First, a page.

Built to Last
A Business Insurance Guide for Architects, Engineers, and Design Professionals

Chapter 4: Insuring Your Engineering, Architecture, or Design Firm
Part 1: How Self-Employed Architects, Engineers, and Designers Can Find Small Business Insurance

We've covered the necessity of having adequate small business insurance to defend against property loss and liabilities inherent in your work. And now, you're ready to take the plunge. You're ready to run outside, arms outstretched, singing to the neighborhood, "Insure me, Universe!"

Well, if this is your first rodeo, you might be wondering where to start shopping for business insurance. Do you take your search to the Internet? Or is there anyone who can do all the legwork for you?

As it turns out, there are two ways for design consultants and contractors to acquire a business insurance plan:

  • Find the coverage by yourself.
  • Find the coverage with the help of an insurance agency.

We'll explore each route so you can decide which method is right for you.

Finding Small Business Insurance by Yourself

If you decide to find small business insurance on your own, know that you'll need to carve out a significant chunk of time. The road ahead is full of researching, emailing, and comparison-shopping.

Even though you may have bought personal insurance policies on your own, you'll soon find that most personal insurance providers do not sell commercial policies. That means your first step is to find the right insurance provider — one that is not only experienced in insuring design professionals, but also understands the needs of contractors and consultants.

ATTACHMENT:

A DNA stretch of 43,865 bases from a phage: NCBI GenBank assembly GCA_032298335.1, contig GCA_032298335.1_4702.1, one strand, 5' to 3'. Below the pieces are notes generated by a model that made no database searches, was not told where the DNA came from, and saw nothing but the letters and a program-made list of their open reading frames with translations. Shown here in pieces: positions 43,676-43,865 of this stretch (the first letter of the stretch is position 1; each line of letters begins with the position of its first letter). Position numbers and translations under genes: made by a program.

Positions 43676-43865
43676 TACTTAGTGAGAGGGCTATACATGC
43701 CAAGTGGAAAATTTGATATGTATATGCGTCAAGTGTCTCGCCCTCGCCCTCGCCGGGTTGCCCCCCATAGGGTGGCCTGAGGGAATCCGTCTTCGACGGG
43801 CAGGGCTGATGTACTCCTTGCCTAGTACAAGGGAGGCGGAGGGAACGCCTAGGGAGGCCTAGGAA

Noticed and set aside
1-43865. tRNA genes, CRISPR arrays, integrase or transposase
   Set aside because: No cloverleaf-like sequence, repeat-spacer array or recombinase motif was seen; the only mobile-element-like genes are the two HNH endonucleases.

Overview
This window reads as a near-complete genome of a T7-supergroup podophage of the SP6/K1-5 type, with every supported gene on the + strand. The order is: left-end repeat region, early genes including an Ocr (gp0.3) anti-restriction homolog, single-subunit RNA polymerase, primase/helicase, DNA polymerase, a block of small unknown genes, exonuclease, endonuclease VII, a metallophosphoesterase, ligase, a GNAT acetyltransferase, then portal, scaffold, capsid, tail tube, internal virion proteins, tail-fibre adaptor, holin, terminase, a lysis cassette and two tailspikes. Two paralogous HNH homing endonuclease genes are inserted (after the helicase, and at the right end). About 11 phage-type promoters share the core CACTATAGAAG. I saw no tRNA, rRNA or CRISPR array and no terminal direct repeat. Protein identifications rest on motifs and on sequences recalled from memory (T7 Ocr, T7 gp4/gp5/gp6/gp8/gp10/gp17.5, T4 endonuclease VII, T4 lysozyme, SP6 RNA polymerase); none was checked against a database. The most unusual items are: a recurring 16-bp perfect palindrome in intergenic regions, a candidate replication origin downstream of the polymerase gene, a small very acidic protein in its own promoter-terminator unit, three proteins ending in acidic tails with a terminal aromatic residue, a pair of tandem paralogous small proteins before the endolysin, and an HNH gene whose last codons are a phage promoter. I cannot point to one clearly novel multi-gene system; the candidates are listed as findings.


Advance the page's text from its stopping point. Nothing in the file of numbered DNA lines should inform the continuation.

Here are some considerations to keep in mind as you search:

  • Research, research, research. When putting together a list of potential insurance providers, pay attention to each carrier's reputation. You'll need to check their rating to make sure the company is solvent (usually denoted with an "A" rating). You can use the A.M. Best's ratings search tool to help you decide which providers make the cut. You can also ask your design colleagues for their insurance provider recommendations. But remember, not all insurance companies provide coverage for solo practitioners.
  • Query and compare. After you've made a list of solvent providers that insure small businesses, you'll need to contact each one to make sure it sells the type of policies you need. Not all companies sell the same types of policies, and plans can vary drastically from company to company. Good thing you've already assessed the risks of your business, because now you know which questions to ask. If it becomes clear that a provider isn't familiar with insuring design professionals or self-employed professionals, move on. You can't afford the risk of inadequate coverage.
  • Collect insurance quotes. After you've vetted the insurance providers on your list, it's time to request insurance quotes. Realize that insurance rates can vary wildly from provider to provider. Being diligent at this stage is necessary to ensure that you don't spend more on insurance than necessary.
  • Don't get swindled. If an extremely low quote seems too good to be true, it probably is. There are a lot of scammers out there posing as insurance companies, and they aren't accredited by professional institutions. Always make sure your insurance provider has the necessary level of accreditation and experience.

As we mentioned before, finding small business insurance on your own is time-consuming. And if you aren't fluent in insurance jargon, the research and evaluation process can be grueling.

Don't have the time to spare? Forgo the extra stress by getting some help.